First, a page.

Hadleigh Adams portrays Doug Hansen in the graphic novel opera “Everest.” (Courtesy Mark Simmons)

Hadleigh Adams portrays Doug Hansen in the graphic novel opera “Everest.” (Courtesy Mark Simmons)

Opera gets animated on film in ‘Everest’

Opera Parallèle debuts ‘graphic novel opera’ about 1996 climbing tragedy

In their years working together at Opera Parallèle, conductor Nicole Paiement and director Brian Staufenbiel have gained a reputation for innovative live productions of new and unusual works. Now they’re back on the forefront with “Everest,” a dramatic opera presented in a new kind of hybrid production they describe as “graphic novel opera.”

Set for streamed release on July 16, it’s an impressive step forward for the San Francisco-based company — one that Staufenbiel and Paiement, who are husband and wife, hope will attract a new generation of opera lovers.

“Everest,” by British composer Joby Talbot and American librettist Gene Scheer, tells the story of the fateful 1996 Mount Everest expedition that claimed the lives of eight climbers. The opera received its world premiere in 2015 in a fully staged production at Dallas Opera, with Paiement conducting.

The “Everest” that makes its debut this week is a sleekly digitized production – a unique hybrid matching the power of opera with big-screen visuals and the vivid imagination of the graphic novel genre.

“I’ve always been fascinated with pulling together different genres for storytelling in opera,” Staufenbiel, Parallèle’s creative director, explained in a recent interview. “In 2013, we were exploring the idea of using graphic novel images in our opera workshops. We didn’t have the technology just yet, but during the pandemic, we thought this would be the perfect time to explore something we’d been wanting to do for a while, this merger of the graphic novel with opera.”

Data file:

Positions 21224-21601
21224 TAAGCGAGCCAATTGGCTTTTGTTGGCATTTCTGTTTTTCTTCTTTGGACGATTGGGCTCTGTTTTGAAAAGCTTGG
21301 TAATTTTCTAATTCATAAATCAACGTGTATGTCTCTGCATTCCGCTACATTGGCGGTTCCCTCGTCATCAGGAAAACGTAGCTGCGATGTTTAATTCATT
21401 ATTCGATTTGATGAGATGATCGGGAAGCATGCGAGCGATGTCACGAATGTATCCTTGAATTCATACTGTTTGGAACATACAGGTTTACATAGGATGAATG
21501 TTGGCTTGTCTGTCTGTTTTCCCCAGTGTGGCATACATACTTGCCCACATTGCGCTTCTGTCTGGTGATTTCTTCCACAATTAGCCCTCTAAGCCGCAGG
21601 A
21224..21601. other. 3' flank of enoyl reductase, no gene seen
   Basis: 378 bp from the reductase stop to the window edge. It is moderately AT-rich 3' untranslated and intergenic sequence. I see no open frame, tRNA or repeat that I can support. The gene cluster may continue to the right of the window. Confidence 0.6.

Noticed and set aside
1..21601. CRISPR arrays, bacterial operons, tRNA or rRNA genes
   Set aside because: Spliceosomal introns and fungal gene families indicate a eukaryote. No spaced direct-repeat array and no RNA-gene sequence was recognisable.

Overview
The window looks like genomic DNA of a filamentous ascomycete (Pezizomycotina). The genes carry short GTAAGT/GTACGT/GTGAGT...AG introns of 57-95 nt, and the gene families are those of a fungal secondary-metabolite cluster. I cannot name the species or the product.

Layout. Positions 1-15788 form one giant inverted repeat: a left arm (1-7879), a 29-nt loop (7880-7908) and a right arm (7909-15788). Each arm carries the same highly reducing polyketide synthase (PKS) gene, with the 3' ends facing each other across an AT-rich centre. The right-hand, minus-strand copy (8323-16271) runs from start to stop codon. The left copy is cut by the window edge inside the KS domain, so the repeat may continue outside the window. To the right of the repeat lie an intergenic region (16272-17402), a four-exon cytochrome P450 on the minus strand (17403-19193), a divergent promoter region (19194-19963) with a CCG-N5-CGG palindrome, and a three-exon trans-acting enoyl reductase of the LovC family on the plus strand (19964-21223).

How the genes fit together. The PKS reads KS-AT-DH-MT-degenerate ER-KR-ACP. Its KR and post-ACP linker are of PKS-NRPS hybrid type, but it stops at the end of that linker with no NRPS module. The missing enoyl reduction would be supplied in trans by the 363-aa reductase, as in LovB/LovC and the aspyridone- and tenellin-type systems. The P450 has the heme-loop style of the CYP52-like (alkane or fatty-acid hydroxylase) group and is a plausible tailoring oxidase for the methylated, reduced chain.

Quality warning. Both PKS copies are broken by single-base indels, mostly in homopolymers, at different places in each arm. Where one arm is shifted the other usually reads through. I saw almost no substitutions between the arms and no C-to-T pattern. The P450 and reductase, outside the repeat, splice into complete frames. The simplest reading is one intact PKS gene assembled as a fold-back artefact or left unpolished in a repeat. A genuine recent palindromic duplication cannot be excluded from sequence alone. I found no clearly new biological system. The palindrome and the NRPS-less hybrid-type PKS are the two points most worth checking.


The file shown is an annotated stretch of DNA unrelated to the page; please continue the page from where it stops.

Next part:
Directed by Staufenbiel, the 70-minute production features singers Sasha Cooke and Kevin Burdette, reprising their roles from the original Dallas production, along with Nathan Granner and Hadleigh Adams. Each singer’s voice is incorporated in a digital soundtrack conducted by Paiement.

Visuals, designed in graphic novel style by illustrator Mark Simmons and Parallèle’s director of photography, David Murakami, takes the audience high into the Himalayas and follows the singers with “motion capture” technology that animates their performances, showing the heightened emotions playing across each artist’s face.

The effect is powerful, especially in an opera like “Everest,” which tells the same story recounted by Jon Krakauer in his best-selling non-fiction book, “Into Thin Air.” The new technology lends the story a deeper dimension, notes Staufenbiel.

“You see the eyes, the mouths, of the singers,” he said, “with the motion capture controlling the image itself, as if the illustration is coming to life. You feel their joy, their pain, all of the emotions this amazing opera brings to life.”

Brian Staufebiel, left, and Hadleigh Adams film “Everest.” (Courtesy Daniel Harvey)

Brian Staufebiel, left, and Hadleigh Adams film “Everest.” (Courtesy Daniel Harvey)

Although Paiement, who is Parallèle’s general and artistic director, was on intimate terms with the score, she said that watching the finished product was almost overwhelming.

“It’s a very powerful, intimate way of looking at the operatic voice,” said the conductor. “I was very moved to see — just by the eyes, the face — what the singers were feeling. To have this big story told in such an intimate way is very moving.”

Staufenbiel notes that the graphic novel process allowed him to make directorial choices that wouldn’t be possible onstage. “In an opera like ‘Everest,’ the melding of these two art forms allows us to move very quickly from close-ups to seeing the whole vista from the top of Mount Everest,” he said. “That’s a powerful tool; in the theater, it’s hard to make those instant leaps.”

Both Paiement and Staufenbiel think the success of this new hybrid opera has future implications. For fans of graphic novels, a production such as “Everest” could offer a way to get acquainted with opera.

“It’s one of the reasons we’re doing this,” said Staufenbiel, “to usher in audiences who are new to the sound of opera, to experience the beauty and power of the singing voice that we’re all in love with.”

Paiement agrees. “It wouldn’t replace the other kinds of operas we love to do, of course,” she said. “But we think of it as kind of a new genre, the way new genres of opera developed in other centuries. It has to be a special type of storytelling. It’s not every opera and right now we’re trying to identify what kinds of operas we can do with this. We’ll see where it goes, but we definitely had a great time creating and working on this one.”

“Everest,” an Opera Parallèle presentation, streams July 16-Jan. 16; tickets are $20. Go to thedallasopera.TV.

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